On Thursday, Senator Kirsten Gillibrand (D-NY) released a bill that would overhaul the way the government regulates privacy. The bill, titled the Data Protection Act, would create a new Data Protection Agency, where consumers could file data malpractice complaints against companies. The agency would be responsible for investigating complaints and inflicting penalties if wrongdoing is found.

The House adopted a resolution to remove the deadline for ratifying the Equal Rights Amendment (ERA). Senators Ben Cardin (D-MD) and Lisa Murkowski (R-AK) have offered a Senate companion resolution. Supporters have renewed their efforts since Virginia ratified the ERA earlier this year.

Last Friday, California Attorney General Xavier Becerra released revised regulations regarding the California Consumer Privacy Act (CCPA) in response to comments received on the initial proposal. The public may comment on the modified regulations until February 25.

Looking Ahead

The House and Senate will be in recess next week coinciding with Presidents’ Day.

On February 19, the Department of Justice will hold a workshop on Section 230 of the Communications Decency Act titled “Section 230 – Nurturing Innovation or Fostering Unaccountability?.” 

The President and First Lady will travel to India on February 24 and 25. President Trump and Prime Minister Modi are expected to celebrate a new US-India trade agreement during the visit. On April 21, the President and First Lady will host King Felipe VI and Queen Letizia of Spain at the White House for a state visit.

House Energy and Commerce Holds AV Hearing, Releases More Draft Legislative Text 

On Tuesday, the House Energy and Commerce Consumer Protection and Commerce held a hearing to discuss the future of autonomous vehicles (AVs) in the United States. Lawmakers on both sides of the aisle shared the desire to work together to pass legislation that establishes safety standards and regulations for the gradual deployment of self-driving vehicles while retaining the country’s competitive edge in the global market.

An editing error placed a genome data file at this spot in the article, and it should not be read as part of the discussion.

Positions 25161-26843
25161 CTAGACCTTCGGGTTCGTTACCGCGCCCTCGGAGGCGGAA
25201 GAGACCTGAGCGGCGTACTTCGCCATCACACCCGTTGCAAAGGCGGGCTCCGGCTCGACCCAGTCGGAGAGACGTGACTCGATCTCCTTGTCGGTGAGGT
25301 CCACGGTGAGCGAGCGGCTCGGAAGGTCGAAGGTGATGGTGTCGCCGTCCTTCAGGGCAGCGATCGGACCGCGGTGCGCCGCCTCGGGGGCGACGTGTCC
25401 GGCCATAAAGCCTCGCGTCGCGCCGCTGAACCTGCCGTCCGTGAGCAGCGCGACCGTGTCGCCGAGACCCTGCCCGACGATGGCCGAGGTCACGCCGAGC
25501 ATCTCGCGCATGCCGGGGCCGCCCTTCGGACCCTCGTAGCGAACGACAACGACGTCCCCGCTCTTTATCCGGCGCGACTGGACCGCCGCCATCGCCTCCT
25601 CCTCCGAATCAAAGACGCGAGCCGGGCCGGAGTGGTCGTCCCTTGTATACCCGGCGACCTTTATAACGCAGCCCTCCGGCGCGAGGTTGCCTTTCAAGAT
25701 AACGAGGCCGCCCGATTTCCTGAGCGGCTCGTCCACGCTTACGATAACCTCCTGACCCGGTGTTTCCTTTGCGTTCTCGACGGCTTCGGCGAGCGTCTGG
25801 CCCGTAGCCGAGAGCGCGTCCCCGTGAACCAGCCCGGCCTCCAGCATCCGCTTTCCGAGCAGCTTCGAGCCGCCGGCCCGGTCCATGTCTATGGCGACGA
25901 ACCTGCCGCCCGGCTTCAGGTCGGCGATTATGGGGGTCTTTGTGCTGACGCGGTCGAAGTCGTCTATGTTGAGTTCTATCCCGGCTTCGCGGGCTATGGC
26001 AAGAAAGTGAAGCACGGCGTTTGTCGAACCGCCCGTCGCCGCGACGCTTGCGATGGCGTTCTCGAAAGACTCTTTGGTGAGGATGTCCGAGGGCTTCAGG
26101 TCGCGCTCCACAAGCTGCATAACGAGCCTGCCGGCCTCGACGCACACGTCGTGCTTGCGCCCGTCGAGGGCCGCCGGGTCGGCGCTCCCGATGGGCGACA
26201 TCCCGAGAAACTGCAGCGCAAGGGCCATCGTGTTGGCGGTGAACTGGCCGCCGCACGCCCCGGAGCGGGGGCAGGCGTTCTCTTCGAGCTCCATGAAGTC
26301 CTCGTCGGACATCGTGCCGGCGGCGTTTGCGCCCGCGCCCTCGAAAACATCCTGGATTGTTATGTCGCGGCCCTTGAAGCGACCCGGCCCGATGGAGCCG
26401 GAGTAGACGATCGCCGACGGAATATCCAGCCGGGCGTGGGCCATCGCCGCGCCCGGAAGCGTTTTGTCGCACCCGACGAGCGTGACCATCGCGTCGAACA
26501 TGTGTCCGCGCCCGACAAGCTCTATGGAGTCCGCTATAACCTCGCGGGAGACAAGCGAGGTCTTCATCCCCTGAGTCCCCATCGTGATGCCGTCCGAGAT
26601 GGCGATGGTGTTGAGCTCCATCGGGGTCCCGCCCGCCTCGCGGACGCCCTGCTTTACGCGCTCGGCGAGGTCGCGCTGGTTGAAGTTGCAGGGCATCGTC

Energy and Commerce Committee Chairman Pallone (D-NJ) emphasized the importance of self-driving vehicles being safe and reliable in order to receive public acceptance. He highlighted that troubling safety incidents, regulatory black holes, and lax oversight threaten to disrupt the critical balance and the future of the technology itself. Ranking Member Rodgers (R-WA) warned that the United States is falling behind China and losing the global race in AV deployment. Safety advocates, trial lawyers, and local officials spoke in support of Congress empowering regulators at the National Highway Traffic Administration to require companies to provide more data from AVs such as collision reporting. Trial lawyers expressed their desire to exclude forced arbitration rules that could prevent riders from bringing injury claims against AV manufacturers.

Following months of bipartisan and bicameral negotiations, seven new sections of a draft AV bill were released on Wednesday. The sections cover cybersecurity, consumer education, inoperative controls, appropriations, personnel and staffing, crash data, and the exclusion of trucks.

Senate Judiciary Subcommittee Begins Series of Hearings on DCMA